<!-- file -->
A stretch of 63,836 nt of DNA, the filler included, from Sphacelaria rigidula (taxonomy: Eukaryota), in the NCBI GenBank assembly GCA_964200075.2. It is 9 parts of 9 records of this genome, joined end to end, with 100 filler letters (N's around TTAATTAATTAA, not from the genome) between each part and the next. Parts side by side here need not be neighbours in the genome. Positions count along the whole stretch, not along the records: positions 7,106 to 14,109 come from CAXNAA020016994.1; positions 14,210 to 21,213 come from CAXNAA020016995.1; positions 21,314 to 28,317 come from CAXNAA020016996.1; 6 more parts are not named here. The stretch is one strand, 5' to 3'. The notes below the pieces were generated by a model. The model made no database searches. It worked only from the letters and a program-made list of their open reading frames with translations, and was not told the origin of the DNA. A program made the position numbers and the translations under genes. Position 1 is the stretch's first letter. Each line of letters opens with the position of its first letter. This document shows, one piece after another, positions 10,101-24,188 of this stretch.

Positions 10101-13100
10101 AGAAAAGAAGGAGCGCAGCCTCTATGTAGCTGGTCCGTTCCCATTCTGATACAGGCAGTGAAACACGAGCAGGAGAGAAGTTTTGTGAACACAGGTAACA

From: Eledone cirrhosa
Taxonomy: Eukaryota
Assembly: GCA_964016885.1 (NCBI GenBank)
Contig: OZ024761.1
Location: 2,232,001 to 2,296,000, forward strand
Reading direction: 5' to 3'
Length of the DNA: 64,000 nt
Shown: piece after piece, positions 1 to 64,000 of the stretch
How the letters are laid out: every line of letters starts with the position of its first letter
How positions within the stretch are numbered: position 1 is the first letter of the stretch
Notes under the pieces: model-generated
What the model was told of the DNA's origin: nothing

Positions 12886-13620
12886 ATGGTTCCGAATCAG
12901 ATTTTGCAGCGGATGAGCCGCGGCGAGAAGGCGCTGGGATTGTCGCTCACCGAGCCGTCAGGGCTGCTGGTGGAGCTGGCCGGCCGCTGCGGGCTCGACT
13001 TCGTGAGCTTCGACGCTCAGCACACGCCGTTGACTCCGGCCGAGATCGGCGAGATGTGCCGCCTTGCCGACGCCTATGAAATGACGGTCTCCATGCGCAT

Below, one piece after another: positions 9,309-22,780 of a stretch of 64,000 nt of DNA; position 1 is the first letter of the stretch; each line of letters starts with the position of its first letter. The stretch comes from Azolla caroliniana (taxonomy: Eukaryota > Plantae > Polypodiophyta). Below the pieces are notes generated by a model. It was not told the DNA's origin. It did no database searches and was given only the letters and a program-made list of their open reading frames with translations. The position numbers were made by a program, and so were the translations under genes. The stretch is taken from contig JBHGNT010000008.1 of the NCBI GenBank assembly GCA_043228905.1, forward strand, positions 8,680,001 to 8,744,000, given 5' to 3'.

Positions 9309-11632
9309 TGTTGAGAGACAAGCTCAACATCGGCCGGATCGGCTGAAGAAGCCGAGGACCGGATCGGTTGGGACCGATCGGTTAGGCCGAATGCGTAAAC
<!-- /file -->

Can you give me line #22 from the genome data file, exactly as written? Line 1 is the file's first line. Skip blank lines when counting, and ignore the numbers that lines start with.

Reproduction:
9309 TGTTGAGAGACAAGCTCAACATCGGCCGGATCGGCTGAAGAAGCCGAGGACCGGATCGGTTGGGACCGATCGGTTAGGCCGAATGCGTAAAC